[The novel] ends up being fairly dark about faith also. In the end he finds out where his religion is coming from and it’s not really that pretty. I don’t think I really had a unified philosophy in place that I was trying to sketch out. [Instead,] I was probably trying to put someone through a situation where the various kinds of expertise were failing. My first book, in some sense, is a rehearsal of various kinds of expert-like rhetorical modes, a fascination with sounding authoritative, with making untrue things sound believable. Here you have the scientific and medical experts who are laughably wrong and then it’s natural to look to religion, but that expertise is mute, nonverbal. It’s a question of how much you can handle that, can you tolerate that, when your guidance is silent. That’s a thematic thing going way back in literature.

Those things were just meant to be in play. Running underneath all of that is the bond and responsibility, the shame of being in a family and wondering what you’ll do, wondering how far you’ll go to keep it together, or even if you want to keep it together. You fantasize escaping it, but then you have to live with yourself. To me, all those things are in orbit together.

At one point in the novel, Sam fantasizes about a mass suicide taking place outside Forsyth, where everyone dies while reciting “Little Red Riding Hood.” In some apocalyptic fiction there’s a sense that the folklore is the one thing that keeps us human — that scene is kind of a perversion of that. And, at the same time, the children protect their settlements from adults by constantly broadcasting fairy tales from megaphones.

That’s one of my favorite parts. I like the idea that if you’re going to die from language, you’d choose what the final language you would hear would be. You’d chose something that you loved the most — it might be a story; it might be a fairy tale.

In turn, it seems really natural that, if the kids want to protect their settlements they’d have to put language in the air. What would that be? It would be the stories they grew up with. It seemed kind of funny — there’s a lot of Aesop’s and stuff like that in there.

There’s the conceit that I put into play — that language is harmful — and then it’s really just about exploring that once it’s accepted. The idea that the stories we love could hurt us is horrible, but how could you not do that? It’s just waiting there to be done.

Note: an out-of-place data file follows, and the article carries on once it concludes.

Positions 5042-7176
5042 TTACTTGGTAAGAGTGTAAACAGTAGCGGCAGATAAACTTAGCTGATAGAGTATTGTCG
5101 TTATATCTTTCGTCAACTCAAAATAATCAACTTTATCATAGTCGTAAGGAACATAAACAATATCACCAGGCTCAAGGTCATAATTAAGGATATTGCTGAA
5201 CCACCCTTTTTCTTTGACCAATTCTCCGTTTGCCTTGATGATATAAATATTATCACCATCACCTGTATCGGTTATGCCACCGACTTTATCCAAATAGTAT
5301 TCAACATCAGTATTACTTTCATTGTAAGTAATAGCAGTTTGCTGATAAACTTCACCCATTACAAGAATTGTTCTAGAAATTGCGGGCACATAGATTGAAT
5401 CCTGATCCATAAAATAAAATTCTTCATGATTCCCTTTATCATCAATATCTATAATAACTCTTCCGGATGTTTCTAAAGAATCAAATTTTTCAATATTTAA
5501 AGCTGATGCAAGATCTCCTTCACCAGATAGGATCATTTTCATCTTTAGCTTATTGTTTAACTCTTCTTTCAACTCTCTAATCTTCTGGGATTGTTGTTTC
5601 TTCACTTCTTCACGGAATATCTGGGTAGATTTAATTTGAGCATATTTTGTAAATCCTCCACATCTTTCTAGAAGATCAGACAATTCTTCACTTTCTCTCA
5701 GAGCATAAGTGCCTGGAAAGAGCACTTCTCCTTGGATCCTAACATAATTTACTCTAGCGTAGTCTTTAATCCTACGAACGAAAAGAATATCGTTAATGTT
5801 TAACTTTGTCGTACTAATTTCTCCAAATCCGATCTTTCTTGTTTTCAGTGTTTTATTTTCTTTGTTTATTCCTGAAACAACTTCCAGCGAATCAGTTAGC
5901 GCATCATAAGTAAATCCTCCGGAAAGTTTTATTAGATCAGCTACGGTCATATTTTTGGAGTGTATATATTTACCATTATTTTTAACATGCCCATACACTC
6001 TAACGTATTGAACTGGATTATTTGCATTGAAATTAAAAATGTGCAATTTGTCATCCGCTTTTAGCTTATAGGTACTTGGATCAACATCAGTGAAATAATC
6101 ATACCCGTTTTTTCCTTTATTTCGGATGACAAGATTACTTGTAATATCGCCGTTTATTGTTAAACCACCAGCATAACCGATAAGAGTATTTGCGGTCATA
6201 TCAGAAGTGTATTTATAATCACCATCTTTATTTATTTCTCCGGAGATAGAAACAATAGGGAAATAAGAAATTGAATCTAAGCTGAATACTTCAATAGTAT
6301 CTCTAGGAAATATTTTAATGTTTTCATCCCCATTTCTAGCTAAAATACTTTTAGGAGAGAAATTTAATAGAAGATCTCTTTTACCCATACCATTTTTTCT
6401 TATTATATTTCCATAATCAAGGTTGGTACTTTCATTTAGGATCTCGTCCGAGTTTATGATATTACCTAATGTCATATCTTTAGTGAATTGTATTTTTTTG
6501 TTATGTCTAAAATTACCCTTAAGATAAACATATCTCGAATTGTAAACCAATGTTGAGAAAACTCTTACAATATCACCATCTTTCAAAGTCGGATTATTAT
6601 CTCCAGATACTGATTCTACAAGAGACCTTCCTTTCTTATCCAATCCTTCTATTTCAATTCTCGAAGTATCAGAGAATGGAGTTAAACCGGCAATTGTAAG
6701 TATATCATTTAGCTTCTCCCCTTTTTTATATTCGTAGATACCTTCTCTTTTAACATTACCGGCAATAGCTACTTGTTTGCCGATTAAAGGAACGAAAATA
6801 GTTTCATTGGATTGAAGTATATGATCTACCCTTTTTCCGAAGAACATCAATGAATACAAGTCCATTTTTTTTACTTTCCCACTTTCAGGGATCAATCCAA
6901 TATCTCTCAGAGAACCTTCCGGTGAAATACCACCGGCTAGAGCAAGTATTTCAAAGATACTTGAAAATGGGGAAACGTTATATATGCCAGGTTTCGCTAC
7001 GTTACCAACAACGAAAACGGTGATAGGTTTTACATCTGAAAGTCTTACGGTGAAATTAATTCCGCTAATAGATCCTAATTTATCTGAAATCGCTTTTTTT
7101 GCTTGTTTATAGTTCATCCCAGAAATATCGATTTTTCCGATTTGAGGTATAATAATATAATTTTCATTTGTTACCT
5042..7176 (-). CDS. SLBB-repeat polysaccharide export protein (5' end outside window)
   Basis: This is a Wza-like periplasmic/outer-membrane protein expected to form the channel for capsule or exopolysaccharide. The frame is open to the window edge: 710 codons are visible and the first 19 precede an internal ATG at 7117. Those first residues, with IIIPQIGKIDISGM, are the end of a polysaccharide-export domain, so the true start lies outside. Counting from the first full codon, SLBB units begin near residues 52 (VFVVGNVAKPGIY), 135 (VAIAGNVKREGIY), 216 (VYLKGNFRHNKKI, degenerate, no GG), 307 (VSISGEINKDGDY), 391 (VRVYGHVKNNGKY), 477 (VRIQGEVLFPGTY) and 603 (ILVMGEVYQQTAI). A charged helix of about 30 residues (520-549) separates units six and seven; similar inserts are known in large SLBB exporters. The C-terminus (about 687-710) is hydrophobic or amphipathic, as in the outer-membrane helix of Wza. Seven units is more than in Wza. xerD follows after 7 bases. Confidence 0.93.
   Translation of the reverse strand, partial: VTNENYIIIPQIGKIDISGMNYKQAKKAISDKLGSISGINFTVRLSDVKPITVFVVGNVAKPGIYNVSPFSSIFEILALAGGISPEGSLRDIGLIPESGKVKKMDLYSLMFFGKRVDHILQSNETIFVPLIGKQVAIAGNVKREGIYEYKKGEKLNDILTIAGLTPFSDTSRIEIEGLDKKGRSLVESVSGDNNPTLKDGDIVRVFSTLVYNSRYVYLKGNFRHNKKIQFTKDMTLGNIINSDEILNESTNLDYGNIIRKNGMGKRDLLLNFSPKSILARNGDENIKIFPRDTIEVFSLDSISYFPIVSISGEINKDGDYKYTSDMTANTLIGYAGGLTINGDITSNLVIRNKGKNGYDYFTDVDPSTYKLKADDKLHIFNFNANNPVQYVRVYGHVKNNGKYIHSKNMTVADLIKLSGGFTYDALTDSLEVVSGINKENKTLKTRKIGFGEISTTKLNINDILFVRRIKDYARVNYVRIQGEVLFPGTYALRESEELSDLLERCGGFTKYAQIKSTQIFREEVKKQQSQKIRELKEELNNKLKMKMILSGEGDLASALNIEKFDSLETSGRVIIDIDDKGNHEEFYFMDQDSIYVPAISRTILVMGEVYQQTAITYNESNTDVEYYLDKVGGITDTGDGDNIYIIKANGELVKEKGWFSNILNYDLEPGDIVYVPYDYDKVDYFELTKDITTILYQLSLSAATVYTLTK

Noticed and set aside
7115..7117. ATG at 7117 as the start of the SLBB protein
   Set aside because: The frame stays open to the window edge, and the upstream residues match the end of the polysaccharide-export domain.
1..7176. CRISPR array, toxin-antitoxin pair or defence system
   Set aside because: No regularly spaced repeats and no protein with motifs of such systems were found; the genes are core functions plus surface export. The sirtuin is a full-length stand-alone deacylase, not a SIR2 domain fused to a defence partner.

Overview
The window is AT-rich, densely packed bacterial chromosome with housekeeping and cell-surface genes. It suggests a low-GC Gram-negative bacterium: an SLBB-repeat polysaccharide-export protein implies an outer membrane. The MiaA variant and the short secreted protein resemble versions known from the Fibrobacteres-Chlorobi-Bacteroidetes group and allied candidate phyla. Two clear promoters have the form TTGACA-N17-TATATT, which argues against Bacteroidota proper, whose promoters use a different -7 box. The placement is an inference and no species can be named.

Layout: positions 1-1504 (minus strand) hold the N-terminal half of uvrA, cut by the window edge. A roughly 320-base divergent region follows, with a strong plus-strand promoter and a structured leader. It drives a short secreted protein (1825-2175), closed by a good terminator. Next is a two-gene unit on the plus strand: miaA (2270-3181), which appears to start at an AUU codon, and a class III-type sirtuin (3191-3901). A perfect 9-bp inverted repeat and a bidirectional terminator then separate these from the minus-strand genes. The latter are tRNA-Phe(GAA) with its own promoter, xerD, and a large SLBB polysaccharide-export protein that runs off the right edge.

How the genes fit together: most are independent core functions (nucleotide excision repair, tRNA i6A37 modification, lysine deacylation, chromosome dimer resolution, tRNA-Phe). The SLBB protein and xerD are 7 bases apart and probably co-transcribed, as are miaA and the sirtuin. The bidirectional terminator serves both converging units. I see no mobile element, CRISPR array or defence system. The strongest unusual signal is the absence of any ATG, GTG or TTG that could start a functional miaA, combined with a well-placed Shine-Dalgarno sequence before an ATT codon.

When Sam listens to the rabbi’s broadcasts, he’s instructed not to interpret them, to not let any ambiguity in, and for so much of the book, no matter what’s going on, he struggles against ambiguity. And yet the novel is relentlessly ambiguous, both about what’s actually going on, and what it means. 

Ambiguity isn’t something that I just kind of take on for the hell of it, either. I was really trying to be faithful to what the narrator knew at any given time. As I started to scaffold the novel, I started writing this scene where Murphy scoffs at the idea that there’s going to be an illness narrative, that a disease follows our expectations of a story. I thought that it sounded like an easy out, but it also felt very convincing. Let’s say something like this struck — there would be every kind of denial, there would be scapegoating. It would be a while until there was some shared diagnosis that everyone subscribed to.

In illness narratives or fantasies, I haven’t really seen something where the diagnostic mystery is exacerbating the situation and causing more problems. I just like [the fact] that no one really would know what the fuck was going on. I guess as a narrator or a writer I could have imposed a little more clarity; maybe I should have. At the time, it really didn’t seem like that was what was interesting. There were other mysteries that seemed so much more important to me.